|Powder skirt?||Yes||Yes||Yes, behind insulating layer||Yes||Yes|
Our Analysis and Test Results
As our overall choice for an insulated jacket, it's no surprise that the Powderqueen 3.0 kept us very warm during testing. What stands out in its design is the overwhelmingly silky feel of the jacket and the level of mobility it offers despite its thicker, insulated construction. On top of all this, it makes a statement with bright neon accents and a relaxed utilitarian construction. This insulated option is our selection for a skier who trends a little on the cold side.
The Powderqueen 3.0 is treated with a PFC-free DWR coating that beads water extremely well. Water-resistant zips are also on the center zip and hand pockets, a key feature for exposed zippers. We didn't feel any wind or drafts through these zippers on windy days on the ski hill. The wide velcro on the cuffs did an excellent job locking out snow and wind.
Appropriately, the powder skirt on the Powderqueen 3.0 is very effective. It has a stretchy, silicone-lined elastic and DWR-treated material below it. This treatment wicks snow away from the jacket and keeps us dry all day. Also, the powder skirt is equipped with a button and loop closure to attach to compatible Helly Hansen pants, creating a fully powder resistant package. There is also an additional layer of mesh in the pit zips, which keeps snow out on really deep days. This jacket feels like a weather-resistant shield.
Comfort and Fit
The Powderqueen 3.0 feels like being wrapped in a silky, soft sleeping bag. The lofty insulation coupled with a smooth synthetic liner manages to feel plentiful and light at the same time. The soft, two-way stretch of the shell material enables easy arm and shoulder movement. The slightly roomy fit of this jacket allowed room for movement and additional layers.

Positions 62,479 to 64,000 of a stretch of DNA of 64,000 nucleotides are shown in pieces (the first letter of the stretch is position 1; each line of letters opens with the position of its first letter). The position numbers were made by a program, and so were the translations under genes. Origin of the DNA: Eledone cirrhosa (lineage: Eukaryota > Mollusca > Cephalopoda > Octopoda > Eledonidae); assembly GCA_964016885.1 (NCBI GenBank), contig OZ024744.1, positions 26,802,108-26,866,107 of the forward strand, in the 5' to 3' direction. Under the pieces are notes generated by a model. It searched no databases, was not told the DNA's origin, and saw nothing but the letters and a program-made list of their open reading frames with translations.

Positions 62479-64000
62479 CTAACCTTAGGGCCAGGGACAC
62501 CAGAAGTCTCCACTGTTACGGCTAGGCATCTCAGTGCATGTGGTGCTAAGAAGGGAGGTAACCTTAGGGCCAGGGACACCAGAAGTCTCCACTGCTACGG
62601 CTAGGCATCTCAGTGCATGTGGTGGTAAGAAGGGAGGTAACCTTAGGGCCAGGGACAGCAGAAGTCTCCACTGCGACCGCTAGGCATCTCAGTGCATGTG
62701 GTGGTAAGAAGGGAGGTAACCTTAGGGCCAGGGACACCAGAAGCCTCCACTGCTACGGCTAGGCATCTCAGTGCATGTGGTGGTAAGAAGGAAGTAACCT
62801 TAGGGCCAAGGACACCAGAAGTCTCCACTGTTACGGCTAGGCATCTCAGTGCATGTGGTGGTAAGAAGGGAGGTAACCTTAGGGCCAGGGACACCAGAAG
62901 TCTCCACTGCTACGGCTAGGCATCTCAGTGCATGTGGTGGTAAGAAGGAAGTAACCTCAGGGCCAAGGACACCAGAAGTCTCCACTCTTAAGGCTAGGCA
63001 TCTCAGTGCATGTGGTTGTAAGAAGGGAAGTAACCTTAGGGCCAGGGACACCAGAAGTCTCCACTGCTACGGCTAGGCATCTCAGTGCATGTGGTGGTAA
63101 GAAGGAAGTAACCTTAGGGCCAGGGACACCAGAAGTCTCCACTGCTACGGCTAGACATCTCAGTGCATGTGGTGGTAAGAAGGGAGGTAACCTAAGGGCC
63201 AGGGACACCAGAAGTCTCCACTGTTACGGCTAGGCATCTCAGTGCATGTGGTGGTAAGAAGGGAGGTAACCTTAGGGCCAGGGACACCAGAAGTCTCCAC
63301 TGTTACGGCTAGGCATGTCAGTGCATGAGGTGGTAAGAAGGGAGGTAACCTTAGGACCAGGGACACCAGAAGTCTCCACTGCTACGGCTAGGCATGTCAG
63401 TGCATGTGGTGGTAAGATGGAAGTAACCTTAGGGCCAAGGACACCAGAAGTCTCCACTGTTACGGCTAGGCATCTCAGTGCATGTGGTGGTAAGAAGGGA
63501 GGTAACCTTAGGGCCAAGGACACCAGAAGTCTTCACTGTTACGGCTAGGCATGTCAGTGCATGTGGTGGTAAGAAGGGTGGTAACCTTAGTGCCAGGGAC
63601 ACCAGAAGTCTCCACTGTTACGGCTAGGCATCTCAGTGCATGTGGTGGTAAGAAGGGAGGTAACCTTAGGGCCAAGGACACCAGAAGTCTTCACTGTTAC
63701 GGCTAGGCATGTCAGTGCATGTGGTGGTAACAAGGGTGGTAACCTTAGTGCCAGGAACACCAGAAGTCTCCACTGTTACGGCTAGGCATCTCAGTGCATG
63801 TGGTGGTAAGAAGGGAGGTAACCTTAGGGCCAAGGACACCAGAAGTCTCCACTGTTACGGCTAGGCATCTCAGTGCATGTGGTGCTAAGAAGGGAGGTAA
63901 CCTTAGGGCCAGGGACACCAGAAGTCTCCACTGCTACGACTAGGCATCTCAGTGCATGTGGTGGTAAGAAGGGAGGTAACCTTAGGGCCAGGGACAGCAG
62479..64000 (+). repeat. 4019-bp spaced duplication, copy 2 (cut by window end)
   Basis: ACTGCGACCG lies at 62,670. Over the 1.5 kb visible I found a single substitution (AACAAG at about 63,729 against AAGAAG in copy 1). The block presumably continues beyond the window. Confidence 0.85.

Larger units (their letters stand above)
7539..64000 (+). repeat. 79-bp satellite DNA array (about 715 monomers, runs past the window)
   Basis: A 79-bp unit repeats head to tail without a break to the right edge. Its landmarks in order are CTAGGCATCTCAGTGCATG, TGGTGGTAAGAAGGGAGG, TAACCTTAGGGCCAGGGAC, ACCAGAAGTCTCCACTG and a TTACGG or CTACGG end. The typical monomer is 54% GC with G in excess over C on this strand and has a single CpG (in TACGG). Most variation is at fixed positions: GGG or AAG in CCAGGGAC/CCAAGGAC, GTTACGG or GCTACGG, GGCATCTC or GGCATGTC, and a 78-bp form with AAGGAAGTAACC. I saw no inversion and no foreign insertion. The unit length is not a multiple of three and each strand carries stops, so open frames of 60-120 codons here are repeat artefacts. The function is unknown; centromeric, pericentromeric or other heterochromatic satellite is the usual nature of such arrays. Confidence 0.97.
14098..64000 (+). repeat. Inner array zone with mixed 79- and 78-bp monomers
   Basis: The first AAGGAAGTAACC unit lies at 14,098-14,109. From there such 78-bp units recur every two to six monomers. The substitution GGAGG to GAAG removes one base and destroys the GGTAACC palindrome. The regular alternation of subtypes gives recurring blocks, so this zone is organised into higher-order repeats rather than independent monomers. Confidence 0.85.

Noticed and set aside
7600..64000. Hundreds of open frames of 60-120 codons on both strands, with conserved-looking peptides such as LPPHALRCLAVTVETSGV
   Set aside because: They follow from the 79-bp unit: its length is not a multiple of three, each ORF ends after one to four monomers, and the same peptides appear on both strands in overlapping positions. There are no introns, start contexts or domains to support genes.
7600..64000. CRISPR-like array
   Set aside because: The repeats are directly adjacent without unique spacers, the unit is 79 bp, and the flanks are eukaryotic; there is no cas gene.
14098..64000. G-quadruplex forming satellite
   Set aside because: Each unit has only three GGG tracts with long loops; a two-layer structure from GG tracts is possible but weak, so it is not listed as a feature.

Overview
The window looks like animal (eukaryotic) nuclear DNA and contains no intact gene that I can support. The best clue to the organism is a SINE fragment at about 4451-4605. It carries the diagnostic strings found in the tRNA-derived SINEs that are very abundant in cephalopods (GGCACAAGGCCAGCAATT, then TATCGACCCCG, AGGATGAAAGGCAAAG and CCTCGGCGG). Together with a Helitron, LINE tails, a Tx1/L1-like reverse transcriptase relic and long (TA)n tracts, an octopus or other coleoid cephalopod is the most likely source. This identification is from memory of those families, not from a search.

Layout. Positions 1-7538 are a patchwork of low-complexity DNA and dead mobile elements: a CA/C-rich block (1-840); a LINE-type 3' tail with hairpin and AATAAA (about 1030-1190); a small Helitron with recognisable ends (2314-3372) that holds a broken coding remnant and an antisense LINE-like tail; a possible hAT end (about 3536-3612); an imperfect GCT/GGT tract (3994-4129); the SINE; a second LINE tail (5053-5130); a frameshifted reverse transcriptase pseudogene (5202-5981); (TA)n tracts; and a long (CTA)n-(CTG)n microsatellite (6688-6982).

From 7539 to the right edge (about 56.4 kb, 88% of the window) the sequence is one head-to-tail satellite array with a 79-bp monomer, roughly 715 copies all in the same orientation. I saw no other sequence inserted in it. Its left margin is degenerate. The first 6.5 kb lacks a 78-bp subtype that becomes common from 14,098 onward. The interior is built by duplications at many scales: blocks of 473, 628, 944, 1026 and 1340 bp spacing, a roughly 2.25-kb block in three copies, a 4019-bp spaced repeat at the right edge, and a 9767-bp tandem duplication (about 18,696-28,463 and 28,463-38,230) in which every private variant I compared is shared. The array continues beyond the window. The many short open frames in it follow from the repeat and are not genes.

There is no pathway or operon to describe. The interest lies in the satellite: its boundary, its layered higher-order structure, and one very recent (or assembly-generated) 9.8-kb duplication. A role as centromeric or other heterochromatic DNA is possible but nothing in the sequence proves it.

We also love how the tall collar is abundantly lined with fleece. We also find fleece lining in the front hand pockets for when you need to warm up your bare hands. The additional wrist gaiters are soft and amply stretchy, keeping wrists dry without cutting off circulation to the thumbs. For a jacket that will fully envelop you in comfort, look no further than the Powderqueen 3.0.
Upon first inspection, the Powderqueen 3.0 doesn't feel like it would be incredibly warm. This is due to the lightweight and lofty nature of the synthetic insulation used. With 60g of Primaloft insulation in the body and 40g in the sleeves, this jacket is surprisingly warm for its weight. This synthetic insulation will also retain more warmth when wet than down, although we didn't experience any wetting through with this jacket. When you need to bundle up, there is a little bit of insulation in the helmet-compatible hood, too.
What stood out to us the most about the warmth of this jacket is how it manages to maintain body heat without retaining internal moisture. Even when we were working hard hiking or skiing moguls, this jacket never felt clammy because of its superior wicking ability. This ability was incredibly impressive and combined with the jacket's insulation to keep us dry and warm all day.
This metric is frequently challenging for insulated jackets, and the Powderqueen 3.0 is no different. We think the pit zips on this jacket compromise ventilation in the name of keeping snow out. While the mesh and size of these work well against precipitation, they would be more effective on perspiration if they were larger or unlined.